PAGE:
43. My husband and I just made a 3-day cross country move. We made sure to stock up on essentials and travel with a big cooler plus smaller insulated lunch boxes for healthy meals and snacks along the way. We had many of the foods you listed (I like to put almond butter and bananas on a brown rice cake for a tasty lunch or snack option). We also had blueberries, cherries, figs, homemade granola bars, hummus, carrots, cheese, muffins, and crackers. For lunch, my husband likes to eat pastured, nitrite-free salami and local cheese with whole wheat bread. I’m gluten free and vegetarian, so I stuck with hummus and rice crackers, olives, cheese, and fruit. We also were given a roasted red pepper spread from Trader Joe’s that was yummy on crackers with cheese. One thing I did was pack a water bottle filled with sweetened coffee and another water bottle filled with local, organic milk. When i needed a little pick-me-up during the drive, I’d make myself a homemade cold latte! It was great because I knew where the coffee and milk came from and it wasn’t sweetened with packets of white sugar along the road! We did splurge on some naturally fermented and fruit-juice sweetened ginger ales to help us stay awake on the long drive! We don’t drink soda, so these were a special treat. Long road trips are fun, but can be stressful without good snack and meal options. We always try to plan ahead and stop at stores in big cities along the way to restock, if necessary.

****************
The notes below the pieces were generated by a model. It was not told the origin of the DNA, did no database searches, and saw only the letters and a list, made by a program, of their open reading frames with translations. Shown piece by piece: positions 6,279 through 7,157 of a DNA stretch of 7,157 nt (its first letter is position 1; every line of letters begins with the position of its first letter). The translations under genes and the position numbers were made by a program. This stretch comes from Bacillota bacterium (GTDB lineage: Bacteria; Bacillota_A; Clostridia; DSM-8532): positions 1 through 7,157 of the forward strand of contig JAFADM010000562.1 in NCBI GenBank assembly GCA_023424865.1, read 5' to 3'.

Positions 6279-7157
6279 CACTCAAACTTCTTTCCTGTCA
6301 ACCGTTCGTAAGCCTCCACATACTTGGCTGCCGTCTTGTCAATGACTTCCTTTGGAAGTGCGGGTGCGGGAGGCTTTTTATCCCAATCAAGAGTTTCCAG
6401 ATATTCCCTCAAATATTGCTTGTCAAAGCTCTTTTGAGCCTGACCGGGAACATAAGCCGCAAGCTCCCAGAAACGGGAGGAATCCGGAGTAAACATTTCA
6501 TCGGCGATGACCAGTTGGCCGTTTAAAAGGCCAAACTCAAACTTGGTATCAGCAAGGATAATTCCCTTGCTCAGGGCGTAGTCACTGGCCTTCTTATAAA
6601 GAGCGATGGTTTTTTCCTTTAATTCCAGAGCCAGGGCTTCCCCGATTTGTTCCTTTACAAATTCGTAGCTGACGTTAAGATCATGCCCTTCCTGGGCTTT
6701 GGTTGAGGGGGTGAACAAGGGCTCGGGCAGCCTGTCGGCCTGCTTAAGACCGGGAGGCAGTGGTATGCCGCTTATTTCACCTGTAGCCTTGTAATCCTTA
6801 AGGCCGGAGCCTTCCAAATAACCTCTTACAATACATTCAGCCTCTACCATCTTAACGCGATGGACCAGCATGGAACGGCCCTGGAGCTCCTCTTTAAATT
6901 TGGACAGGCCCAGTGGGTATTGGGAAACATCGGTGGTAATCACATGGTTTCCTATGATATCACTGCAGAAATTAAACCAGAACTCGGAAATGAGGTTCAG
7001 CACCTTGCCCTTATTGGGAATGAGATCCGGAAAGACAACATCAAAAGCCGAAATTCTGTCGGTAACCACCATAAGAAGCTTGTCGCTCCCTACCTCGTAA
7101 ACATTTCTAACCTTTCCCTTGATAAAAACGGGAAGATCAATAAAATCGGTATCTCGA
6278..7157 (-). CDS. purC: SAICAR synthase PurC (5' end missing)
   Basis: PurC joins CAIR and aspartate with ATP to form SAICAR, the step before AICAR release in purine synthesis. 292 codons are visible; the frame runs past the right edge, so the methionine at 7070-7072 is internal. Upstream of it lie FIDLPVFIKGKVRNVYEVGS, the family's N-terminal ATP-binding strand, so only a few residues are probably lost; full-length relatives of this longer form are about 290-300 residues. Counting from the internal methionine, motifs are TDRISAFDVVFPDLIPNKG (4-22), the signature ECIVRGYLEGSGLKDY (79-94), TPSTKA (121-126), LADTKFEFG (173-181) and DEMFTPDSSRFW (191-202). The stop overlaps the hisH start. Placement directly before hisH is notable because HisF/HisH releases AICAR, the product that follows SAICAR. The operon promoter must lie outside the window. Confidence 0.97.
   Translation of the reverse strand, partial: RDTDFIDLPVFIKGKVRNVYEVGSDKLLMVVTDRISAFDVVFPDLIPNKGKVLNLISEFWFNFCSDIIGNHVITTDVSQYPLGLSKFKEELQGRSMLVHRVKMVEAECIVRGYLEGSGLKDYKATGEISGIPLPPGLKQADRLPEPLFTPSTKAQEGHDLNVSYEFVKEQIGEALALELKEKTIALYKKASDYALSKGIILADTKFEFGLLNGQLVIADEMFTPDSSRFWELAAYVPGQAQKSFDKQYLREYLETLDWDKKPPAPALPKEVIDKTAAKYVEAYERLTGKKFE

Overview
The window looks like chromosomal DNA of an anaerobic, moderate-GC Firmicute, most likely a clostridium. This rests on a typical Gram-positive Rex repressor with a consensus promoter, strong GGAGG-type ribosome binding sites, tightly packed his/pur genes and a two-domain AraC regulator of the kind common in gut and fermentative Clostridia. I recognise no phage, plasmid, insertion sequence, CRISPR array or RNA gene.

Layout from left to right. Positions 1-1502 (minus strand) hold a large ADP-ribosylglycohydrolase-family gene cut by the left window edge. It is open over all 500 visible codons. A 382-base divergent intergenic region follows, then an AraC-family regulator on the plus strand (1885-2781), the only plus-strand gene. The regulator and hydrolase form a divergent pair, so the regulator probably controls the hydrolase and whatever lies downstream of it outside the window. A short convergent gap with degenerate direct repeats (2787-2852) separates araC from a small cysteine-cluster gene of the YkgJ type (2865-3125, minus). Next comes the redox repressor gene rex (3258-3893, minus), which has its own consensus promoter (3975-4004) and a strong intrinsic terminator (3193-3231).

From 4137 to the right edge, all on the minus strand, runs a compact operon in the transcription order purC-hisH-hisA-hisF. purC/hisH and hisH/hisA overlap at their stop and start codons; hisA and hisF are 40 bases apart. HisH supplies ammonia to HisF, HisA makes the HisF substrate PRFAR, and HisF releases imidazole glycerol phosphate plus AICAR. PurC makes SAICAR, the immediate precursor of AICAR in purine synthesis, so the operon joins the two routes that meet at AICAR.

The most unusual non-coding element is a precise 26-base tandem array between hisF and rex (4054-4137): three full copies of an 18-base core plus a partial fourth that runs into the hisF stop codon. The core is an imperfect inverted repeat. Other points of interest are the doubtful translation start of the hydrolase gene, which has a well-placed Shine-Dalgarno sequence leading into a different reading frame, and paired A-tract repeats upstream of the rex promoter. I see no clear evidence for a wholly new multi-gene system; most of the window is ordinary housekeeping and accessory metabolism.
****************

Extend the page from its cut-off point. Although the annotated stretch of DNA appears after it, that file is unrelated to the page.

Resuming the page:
44. This post has come at the perfect time for me. We are gearing up for a big move – 10 to 11 hour relocation with a 5 yr old, a 3 yr old, and a 10 month old. I will definitely be adding these snacks to our plan – great for the kids and the adults. Thanks for the suggestions!